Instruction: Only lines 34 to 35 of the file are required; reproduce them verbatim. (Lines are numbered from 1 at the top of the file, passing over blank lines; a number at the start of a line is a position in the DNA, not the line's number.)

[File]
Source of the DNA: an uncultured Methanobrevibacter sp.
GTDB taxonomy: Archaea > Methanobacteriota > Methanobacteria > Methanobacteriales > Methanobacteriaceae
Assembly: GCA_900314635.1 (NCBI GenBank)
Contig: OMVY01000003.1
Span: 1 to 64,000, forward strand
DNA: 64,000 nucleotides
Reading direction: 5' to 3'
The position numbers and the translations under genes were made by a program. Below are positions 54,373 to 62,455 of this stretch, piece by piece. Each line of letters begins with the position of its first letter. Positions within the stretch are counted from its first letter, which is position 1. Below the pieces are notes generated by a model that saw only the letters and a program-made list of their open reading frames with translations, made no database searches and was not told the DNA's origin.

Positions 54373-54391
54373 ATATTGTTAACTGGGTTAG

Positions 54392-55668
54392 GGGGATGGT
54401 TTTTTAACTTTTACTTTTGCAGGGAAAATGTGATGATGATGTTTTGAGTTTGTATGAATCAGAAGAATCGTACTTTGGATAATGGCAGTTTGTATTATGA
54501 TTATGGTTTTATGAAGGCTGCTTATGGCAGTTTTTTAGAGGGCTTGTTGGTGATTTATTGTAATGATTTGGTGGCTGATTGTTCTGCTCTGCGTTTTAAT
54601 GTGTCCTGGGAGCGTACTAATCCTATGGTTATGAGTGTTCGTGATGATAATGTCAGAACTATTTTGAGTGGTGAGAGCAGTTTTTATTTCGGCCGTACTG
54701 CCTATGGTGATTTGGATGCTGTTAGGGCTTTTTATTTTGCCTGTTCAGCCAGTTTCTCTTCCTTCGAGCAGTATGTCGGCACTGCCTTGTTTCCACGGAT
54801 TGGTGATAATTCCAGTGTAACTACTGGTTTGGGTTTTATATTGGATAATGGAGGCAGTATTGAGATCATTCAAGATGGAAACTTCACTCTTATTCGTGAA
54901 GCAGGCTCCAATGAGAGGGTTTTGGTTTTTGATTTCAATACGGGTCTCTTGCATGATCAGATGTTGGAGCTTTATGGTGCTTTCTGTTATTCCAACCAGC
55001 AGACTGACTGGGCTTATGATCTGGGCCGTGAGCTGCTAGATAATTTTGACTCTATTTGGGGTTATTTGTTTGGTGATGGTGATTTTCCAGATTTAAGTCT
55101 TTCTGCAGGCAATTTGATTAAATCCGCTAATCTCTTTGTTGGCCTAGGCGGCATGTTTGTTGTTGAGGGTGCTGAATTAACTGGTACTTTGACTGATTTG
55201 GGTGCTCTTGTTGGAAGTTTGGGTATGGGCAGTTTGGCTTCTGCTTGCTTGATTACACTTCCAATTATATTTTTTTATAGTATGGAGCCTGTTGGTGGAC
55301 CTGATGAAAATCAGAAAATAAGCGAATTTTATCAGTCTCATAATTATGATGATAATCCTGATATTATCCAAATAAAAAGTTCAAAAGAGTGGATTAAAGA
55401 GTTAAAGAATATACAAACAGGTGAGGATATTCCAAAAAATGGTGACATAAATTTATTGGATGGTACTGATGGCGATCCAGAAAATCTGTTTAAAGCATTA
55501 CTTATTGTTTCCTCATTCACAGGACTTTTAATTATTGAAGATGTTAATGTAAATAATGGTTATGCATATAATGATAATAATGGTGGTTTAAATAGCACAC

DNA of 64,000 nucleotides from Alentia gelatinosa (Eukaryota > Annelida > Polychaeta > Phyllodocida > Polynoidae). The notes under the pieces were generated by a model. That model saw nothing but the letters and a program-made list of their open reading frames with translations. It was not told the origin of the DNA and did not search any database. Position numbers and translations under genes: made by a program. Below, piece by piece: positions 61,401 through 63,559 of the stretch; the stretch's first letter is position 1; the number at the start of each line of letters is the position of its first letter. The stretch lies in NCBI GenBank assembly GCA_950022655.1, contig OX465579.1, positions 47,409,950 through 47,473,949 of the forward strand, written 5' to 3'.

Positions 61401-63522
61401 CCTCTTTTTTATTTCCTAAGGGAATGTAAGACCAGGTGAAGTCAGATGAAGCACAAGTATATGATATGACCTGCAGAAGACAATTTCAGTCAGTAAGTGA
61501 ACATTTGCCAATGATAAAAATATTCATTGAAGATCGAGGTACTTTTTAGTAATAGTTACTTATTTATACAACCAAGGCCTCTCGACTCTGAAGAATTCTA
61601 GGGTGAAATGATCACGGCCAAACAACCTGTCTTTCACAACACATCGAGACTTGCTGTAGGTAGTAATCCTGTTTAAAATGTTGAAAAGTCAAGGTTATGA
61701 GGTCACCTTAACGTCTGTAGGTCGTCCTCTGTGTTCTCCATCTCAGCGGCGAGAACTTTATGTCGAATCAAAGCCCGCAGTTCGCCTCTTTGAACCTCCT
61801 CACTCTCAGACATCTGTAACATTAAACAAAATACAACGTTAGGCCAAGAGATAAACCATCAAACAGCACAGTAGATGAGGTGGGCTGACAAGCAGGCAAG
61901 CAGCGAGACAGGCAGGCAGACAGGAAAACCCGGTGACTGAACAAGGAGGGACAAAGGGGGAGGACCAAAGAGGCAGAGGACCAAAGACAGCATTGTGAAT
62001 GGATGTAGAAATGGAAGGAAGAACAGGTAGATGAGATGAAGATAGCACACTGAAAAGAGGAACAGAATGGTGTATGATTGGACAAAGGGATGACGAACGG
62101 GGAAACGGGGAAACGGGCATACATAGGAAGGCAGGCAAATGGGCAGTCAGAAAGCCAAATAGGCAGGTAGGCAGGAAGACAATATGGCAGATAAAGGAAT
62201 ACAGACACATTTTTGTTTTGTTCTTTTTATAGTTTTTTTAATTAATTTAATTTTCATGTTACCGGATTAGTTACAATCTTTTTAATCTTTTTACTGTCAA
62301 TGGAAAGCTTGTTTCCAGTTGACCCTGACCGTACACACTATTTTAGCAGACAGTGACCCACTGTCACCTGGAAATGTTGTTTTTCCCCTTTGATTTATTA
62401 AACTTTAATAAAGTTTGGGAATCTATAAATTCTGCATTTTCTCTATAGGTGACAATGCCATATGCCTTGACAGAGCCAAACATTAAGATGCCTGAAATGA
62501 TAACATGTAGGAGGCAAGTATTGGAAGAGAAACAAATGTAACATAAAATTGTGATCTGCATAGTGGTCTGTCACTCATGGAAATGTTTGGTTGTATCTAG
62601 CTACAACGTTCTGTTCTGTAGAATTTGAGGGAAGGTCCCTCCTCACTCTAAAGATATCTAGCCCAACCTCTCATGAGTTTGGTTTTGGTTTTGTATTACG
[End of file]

62101 GGAAACGGGGAAACGGGCATACATAGGAAGGCAGGCAAATGGGCAGTCAGAAAGCCAAATAGGCAGGTAGGCAGGAAGACAATATGGCAGATAAAGGAAT
62201 ACAGACACATTTTTGTTTTGTTCTTTTTATAGTTTTTTTAATTAATTTAATTTTCATGTTACCGGATTAGTTACAATCTTTTTAATCTTTTTACTGTCAA